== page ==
When did America’s leaders stop trusting in science?
This fair country, with its wealth of knowledge and opportunity, used to be one of the global frontrunners in scientific reasoning, influence and education. We stood by the principles of proof rather than blind emotion or myth. In the 19th century, those principles brought us anesthesia and refrigeration, and in the 20th century they launched us to the moon and made us a leader in medicine, computer technology. In fact, since 1950, Americans have won approximately half of the Nobel Prizes awarded in the sciences.
So tell me, when did we abandon reason for madness?
In some circles in modern America, to admit that climate change exists is to admit that what many of our corporate interests have done in pursuit of profit is not only selfish, but immoral, unjust and in some cases amounts to negligent homicide.
We have never been more equipped, technologically or cognitively, to address the greatest challenges of our time. And climate change is unequivocally one of them. Yet, instead of taking sound science into account, much less accept and act on it, many continue to choose denial.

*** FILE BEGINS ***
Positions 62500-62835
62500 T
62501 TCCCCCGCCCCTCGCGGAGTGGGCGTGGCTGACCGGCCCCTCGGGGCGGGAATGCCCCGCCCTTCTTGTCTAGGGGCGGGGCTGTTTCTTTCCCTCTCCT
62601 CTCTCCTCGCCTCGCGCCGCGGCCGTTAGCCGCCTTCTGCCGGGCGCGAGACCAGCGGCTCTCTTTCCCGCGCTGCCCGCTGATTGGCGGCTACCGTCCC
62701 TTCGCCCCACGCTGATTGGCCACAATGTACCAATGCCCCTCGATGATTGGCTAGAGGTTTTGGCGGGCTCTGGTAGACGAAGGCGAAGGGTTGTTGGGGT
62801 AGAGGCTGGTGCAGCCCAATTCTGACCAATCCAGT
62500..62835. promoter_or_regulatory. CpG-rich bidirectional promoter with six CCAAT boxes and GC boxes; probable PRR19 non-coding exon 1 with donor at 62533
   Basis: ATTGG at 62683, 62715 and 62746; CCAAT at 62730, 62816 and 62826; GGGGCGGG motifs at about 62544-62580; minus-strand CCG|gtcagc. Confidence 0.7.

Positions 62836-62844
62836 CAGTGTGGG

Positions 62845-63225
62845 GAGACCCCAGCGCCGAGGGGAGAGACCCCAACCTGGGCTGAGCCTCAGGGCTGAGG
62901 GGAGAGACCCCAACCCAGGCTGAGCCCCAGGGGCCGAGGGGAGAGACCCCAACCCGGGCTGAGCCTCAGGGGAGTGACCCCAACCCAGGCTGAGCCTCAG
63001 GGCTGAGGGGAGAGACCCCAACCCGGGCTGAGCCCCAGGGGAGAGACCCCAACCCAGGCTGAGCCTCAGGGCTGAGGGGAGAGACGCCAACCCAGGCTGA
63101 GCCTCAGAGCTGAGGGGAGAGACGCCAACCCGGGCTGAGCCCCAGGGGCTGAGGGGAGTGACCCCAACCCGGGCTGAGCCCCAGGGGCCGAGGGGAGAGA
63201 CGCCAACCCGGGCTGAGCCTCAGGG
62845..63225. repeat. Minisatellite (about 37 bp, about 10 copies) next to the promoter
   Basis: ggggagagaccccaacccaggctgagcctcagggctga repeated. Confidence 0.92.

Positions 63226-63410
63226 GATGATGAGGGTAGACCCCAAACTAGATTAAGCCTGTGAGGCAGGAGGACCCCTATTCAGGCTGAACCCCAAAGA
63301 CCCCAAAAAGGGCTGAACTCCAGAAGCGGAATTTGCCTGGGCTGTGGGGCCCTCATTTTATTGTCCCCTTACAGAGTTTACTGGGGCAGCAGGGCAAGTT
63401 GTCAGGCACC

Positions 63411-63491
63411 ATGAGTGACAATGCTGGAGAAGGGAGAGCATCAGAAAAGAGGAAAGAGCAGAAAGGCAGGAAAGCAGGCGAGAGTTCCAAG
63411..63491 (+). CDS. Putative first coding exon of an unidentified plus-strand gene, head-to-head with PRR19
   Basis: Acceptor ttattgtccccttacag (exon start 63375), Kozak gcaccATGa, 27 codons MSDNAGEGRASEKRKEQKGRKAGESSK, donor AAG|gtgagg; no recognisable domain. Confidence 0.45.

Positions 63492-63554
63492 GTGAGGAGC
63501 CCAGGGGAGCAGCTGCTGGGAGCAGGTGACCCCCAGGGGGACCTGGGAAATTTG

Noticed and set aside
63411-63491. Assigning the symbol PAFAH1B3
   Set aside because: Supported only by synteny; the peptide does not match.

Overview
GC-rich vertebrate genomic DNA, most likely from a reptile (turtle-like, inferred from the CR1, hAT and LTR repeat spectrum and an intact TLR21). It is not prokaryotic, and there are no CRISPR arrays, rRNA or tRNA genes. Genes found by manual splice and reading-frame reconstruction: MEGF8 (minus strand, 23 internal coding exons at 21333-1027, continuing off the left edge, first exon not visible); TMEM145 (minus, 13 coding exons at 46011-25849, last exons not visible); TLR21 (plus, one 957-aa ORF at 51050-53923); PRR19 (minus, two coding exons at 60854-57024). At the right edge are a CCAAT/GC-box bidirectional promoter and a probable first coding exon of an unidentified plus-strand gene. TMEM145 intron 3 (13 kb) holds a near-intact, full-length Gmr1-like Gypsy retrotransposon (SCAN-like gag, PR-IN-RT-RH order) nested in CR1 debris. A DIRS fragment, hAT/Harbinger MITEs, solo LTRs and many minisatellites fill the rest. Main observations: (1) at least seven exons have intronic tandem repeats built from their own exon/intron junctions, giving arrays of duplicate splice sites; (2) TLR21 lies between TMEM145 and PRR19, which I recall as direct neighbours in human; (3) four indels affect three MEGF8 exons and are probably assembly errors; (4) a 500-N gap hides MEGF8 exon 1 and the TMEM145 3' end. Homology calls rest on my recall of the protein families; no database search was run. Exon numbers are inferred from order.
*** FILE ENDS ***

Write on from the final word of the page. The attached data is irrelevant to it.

The twisting of scientific facts — and climate science in particular — is a smokescreen that hides the guilt and fattened purses of those who are desecrating our planet, poisoning people and polluting the future of our children in exchange for quarterly earnings.
According to a yearly study by Yale University, following the severe drought and bizarre weather of the past two years, a whopping 66 percent of Americans believe in climate change, while a report by the George Mason University Center for Climate Change Communication revealed that 72 percent believe that developing clean energies should be a national priority. Even following the cold winters of 2009 and 2010, more than half of Americans still believed climate change was a real threat — despite studies that show colder winters skew the results even if summers are warmer.
But thanks to a powerful propaganda machine, unscrupulous media outlets that act as little more than echo chambers, and embedded industry lobbyists on Capitol Hill, the nation’s politicians are falling in line not with honest and verifiable scientific facts, and not with the American people they purport to represent, but with the corporations that line their pockets.
Our most admired Founding Fathers — including John Adams, Thomas Jefferson and Benjamin Franklin — adhered to the tenets of scientific study. It’s time that the American people demand that our politicians embrace a mindset where sensibility and reason prevail and scientific fact is accepted as just that — fact.
So tell me, when will we return from madness to reason?